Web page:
Watch the video again and write down the things the coach asked for as she asks. Stop and replay if you can’t write fast enough to get them all. Did you get them all the first time you tried to remember them during the original viewing?
We call this multinagging and it’s the go-to approach for coaches who want to get things done now and fast. Do you think it’s likely that the athlete was able to remember all those and act on them in a learning situation? Based on what we know about neuroscience, the answer is no. She would most likely pick one of the things (consciously or unconsciously) and try to do that and hope for the best on the rest.
As a coach, teacher or instructor, you’re the expert on the subject you’re teaching. You know which are the most important aspects and the order in which to teach them. Instead of leaving it up to the learner to choose which of your instructions to focus on, you should be the one to tell them specifically what’s most important each time they take a turn.
The Tag Point
With TAGteach, we call the one thing that’s the focus of both learner and teacher, the “tag point”. This is the ONE thing that the teacher or coach will watch for and reinforce if it happens.
Try it next time you want someone to do something, or you need to teach something. Pick the one most important aspect, make sure the learner understands that one aspect, ask them to focus on just that, and then let them know right away when they get it right. Ignore any errors – you can work on those later in other sessions, one at a time. If the learner gets it wrong, break it down or make it easier until they can succeed. Start from this point of success and build up to more difficult parts of the task, working on one aspect at a time.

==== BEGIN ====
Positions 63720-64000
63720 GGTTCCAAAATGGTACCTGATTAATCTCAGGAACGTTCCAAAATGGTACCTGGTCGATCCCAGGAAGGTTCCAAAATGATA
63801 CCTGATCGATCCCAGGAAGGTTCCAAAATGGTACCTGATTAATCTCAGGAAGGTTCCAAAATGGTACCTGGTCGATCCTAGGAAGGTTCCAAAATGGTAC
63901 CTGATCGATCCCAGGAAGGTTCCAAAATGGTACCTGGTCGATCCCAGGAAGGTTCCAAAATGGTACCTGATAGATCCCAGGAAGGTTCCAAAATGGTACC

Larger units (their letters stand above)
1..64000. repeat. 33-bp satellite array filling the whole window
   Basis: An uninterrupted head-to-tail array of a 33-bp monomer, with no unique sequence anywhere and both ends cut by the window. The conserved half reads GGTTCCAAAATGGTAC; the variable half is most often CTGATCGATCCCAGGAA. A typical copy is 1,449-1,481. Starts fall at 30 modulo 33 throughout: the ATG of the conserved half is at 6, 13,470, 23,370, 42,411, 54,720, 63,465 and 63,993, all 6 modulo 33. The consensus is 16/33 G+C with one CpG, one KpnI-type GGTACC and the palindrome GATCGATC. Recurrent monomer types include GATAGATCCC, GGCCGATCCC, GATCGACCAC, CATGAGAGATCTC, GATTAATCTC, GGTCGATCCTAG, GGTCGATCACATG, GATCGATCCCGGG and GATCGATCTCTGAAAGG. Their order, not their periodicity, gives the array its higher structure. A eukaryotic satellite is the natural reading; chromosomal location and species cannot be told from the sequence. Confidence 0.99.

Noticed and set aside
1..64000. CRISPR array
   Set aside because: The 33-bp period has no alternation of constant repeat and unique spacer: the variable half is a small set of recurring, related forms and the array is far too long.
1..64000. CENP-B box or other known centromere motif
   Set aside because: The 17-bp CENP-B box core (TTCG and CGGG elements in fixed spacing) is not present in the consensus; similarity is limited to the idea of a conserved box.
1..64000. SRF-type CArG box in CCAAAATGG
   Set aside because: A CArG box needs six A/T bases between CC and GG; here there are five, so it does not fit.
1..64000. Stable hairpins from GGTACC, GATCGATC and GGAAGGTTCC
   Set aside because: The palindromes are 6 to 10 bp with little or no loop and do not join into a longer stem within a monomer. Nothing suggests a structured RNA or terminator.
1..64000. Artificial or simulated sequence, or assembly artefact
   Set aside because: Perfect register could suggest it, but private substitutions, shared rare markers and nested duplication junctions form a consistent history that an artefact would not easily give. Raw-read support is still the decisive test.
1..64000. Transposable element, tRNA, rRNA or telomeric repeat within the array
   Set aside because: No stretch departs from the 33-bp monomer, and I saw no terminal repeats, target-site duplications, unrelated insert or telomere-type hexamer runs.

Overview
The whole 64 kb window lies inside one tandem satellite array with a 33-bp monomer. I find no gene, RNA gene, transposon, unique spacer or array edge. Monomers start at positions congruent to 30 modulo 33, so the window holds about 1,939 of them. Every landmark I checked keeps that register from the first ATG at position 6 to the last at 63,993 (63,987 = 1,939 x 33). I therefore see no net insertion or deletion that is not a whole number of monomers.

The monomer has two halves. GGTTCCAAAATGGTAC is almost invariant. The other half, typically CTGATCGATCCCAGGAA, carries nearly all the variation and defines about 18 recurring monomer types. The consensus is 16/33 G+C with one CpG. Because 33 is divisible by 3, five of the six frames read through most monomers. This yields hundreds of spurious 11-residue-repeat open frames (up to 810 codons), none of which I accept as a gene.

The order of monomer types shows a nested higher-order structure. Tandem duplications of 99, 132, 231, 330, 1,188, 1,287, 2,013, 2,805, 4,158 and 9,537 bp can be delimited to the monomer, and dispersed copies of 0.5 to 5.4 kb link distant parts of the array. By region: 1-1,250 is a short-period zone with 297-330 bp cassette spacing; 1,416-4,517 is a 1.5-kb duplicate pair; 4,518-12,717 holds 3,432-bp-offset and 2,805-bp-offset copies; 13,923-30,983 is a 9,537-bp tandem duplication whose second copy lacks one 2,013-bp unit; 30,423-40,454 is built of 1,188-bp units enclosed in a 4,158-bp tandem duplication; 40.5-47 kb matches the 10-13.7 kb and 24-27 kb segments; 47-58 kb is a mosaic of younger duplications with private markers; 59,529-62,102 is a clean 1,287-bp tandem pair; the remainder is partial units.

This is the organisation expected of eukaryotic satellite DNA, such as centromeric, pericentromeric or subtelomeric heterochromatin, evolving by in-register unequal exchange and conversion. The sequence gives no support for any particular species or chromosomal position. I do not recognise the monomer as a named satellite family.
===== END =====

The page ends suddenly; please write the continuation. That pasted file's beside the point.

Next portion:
A Video Example
Here’s a video of a teaching session that illustrates the principle of asking for one thing. Note that the learner has only one thing to focus on. If he doesn’t get it right, he doesn’t hear the tag and so he self-assesses and tries again. The focus on only one thing helps the learner work on getting that one part exactly right and helps the teacher focus without having to worry about pointing out all the errors. Of course he’ll be doing a bunch of other things as well (standing, swinging, looking at the ball etc), but his intense focus is on the ONE thing that the coach has chosen as the most important for this set of trials.
The TAGteach Goal Setting Process
This article describes one aspect of the TAGteach goal setting process. There are four parts to creating a clear, precise, consistent goal. These are:
- What you want (express the goal in positive terms)
- One thing
- Five words or less
You can easily remember these with the acronym WOOF
We have explained each of these in detail in separate articles. Here are the links to the rest of the series:
We also have a free WOOF planner with instructions to help you create effective tag points (or teaching goals):
If you’re interested in how the brain learns and the neuroscience behind learning efficiency and fluency, check out these fascinating webinars by Luca Canever: